Friday, June 18, 7:30 PM
The American Museum of Natural History – Linder Theater
Use the 77th St. entrance. Bear left past the big canoe and then right, through to the end of the hall of molluscs.
Frank Lloyd Wright wrote that "the only photograph that can be made of architecture is three-dimensional." Wright saw that stereoscopic photography conveys spatial and textural information absent in ordinary, flat photography. Michael Kaplan surveys the history, theory and practice of stereographic representation of architecture. The advantages and potential of stereo photography in architectural study is illustrated with full-color, three-dimensional slides of buildings from ancient Greece to Fallingwater, and recounts Wright’s own passionate interest in this compelling medium.
Michael Kaplan is Professor of Architecture, Emeritus, at the University of Tennessee, Knoxville, where he taught architectural design and theory. Winner of the AIA Education Honors Award in 1991, he is a licensed architect and has lectured and published widely on cultural aspects of architecture. His stereoscopic lectures have been presented at the National Building Museum, Columbia University, and many other prominent architecture schools. As founding partner in View*Productions, Mr. Kaplan has embarked on a project to publish examples of 20th-century architecture in 3-D on View-Master reels.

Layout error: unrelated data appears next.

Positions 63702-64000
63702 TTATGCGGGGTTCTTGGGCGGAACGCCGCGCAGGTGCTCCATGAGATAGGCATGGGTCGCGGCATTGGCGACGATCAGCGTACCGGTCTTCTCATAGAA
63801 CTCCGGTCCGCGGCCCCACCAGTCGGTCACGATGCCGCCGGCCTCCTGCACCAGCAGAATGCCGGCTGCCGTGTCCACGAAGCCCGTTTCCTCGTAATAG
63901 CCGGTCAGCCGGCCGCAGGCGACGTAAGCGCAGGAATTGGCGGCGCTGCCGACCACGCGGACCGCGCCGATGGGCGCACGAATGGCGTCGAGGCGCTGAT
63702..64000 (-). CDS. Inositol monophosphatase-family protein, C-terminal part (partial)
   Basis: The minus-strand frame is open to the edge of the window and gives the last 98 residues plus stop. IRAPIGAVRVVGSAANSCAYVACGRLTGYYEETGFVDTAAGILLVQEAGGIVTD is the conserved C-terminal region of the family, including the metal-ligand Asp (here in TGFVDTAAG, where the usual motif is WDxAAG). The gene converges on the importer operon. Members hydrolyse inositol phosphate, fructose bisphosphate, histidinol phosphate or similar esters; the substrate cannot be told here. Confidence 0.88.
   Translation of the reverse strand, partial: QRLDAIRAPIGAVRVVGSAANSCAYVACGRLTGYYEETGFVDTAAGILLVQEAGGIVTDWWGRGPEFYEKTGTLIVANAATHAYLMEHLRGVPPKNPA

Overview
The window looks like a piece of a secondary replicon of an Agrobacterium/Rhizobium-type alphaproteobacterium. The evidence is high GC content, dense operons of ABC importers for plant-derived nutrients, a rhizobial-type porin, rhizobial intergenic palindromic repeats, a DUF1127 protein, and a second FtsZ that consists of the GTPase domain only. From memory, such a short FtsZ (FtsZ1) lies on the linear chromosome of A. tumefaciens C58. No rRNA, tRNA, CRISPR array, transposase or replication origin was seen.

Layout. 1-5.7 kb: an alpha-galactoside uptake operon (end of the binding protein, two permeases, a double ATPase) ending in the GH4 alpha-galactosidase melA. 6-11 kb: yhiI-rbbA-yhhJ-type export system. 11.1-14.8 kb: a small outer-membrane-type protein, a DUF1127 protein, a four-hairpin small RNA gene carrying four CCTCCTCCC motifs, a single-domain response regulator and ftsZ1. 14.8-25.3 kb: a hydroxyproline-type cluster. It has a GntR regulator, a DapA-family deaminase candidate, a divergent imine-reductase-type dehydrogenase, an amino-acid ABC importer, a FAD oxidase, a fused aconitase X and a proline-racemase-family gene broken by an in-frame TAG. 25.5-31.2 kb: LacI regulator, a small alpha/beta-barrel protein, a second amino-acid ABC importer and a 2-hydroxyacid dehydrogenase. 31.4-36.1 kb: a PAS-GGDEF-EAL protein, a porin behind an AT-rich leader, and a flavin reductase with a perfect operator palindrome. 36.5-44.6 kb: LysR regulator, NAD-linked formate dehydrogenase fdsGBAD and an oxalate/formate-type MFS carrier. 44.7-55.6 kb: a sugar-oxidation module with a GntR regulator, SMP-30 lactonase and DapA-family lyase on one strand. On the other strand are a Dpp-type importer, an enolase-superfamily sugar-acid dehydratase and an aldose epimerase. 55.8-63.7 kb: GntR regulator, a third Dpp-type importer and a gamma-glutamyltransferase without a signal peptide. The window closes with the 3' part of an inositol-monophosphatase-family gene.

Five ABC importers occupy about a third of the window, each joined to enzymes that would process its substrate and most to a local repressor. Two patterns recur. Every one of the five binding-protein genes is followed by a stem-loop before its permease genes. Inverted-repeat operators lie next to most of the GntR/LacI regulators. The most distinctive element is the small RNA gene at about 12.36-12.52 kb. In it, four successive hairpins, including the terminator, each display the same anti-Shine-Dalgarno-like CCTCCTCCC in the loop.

The evening meeting will include some announcements, and our usual informal show-and-tell when members share their own work (in any format) in viewers or on bulletin boards around the room.
Free and open to the public.
If you have any questions, or would like to help in the planning/preparation of NYSS events, please call Greg Dinkins at 212-769-5658 or email firstname.lastname@example.org